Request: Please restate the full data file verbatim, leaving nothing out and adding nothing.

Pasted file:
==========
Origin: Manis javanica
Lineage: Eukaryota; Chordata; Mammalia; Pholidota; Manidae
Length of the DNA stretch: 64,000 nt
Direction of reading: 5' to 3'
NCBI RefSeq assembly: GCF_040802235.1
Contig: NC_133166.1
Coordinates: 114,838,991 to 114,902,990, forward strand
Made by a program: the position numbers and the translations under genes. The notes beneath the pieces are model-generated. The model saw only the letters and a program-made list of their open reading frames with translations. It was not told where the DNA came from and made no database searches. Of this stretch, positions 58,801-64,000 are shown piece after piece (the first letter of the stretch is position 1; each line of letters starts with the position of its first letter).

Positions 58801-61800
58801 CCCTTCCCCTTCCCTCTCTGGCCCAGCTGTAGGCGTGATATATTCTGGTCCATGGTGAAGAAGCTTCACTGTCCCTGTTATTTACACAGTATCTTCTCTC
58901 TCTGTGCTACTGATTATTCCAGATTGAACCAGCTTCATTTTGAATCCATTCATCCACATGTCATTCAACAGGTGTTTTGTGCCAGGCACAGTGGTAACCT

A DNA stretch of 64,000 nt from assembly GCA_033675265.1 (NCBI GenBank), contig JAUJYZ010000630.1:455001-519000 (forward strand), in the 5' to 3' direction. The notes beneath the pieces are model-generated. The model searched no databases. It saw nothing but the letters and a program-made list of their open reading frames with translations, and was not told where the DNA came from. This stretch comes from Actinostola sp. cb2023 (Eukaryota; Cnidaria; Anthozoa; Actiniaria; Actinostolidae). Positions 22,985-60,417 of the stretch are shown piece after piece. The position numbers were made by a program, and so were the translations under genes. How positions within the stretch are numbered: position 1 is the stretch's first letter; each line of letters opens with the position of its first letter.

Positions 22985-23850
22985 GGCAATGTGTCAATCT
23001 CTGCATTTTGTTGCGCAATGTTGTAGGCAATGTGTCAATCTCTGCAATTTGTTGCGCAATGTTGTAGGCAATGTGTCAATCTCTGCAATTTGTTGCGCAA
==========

Origin: Manis javanica
Lineage: Eukaryota; Chordata; Mammalia; Pholidota; Manidae
Length of the DNA stretch: 64,000 nt
Direction of reading: 5' to 3'
NCBI RefSeq assembly: GCF_040802235.1
Contig: NC_133166.1
Coordinates: 114,838,991 to 114,902,990, forward strand
Made by a program: the position numbers and the translations under genes. The notes beneath the pieces are model-generated. The model saw only the letters and a program-made list of their open reading frames with translations. It was not told where the DNA came from and made no database searches. Of this stretch, positions 58,801-64,000 are shown piece after piece (the first letter of the stretch is position 1; each line of letters starts with the position of its first letter).

Positions 58801-61800
58801 CCCTTCCCCTTCCCTCTCTGGCCCAGCTGTAGGCGTGATATATTCTGGTCCATGGTGAAGAAGCTTCACTGTCCCTGTTATTTACACAGTATCTTCTCTC
58901 TCTGTGCTACTGATTATTCCAGATTGAACCAGCTTCATTTTGAATCCATTCATCCACATGTCATTCAACAGGTGTTTTGTGCCAGGCACAGTGGTAACCT

A DNA stretch of 64,000 nt from assembly GCA_033675265.1 (NCBI GenBank), contig JAUJYZ010000630.1:455001-519000 (forward strand), in the 5' to 3' direction. The notes beneath the pieces are model-generated. The model searched no databases. It saw nothing but the letters and a program-made list of their open reading frames with translations, and was not told where the DNA came from. This stretch comes from Actinostola sp. cb2023 (Eukaryota; Cnidaria; Anthozoa; Actiniaria; Actinostolidae). Positions 22,985-60,417 of the stretch are shown piece after piece. The position numbers were made by a program, and so were the translations under genes. How positions within the stretch are numbered: position 1 is the stretch's first letter; each line of letters opens with the position of its first letter.

Positions 22985-23850
22985 GGCAATGTGTCAATCT
23001 CTGCATTTTGTTGCGCAATGTTGTAGGCAATGTGTCAATCTCTGCAATTTGTTGCGCAATGTTGTAGGCAATGTGTCAATCTCTGCAATTTGTTGCGCAA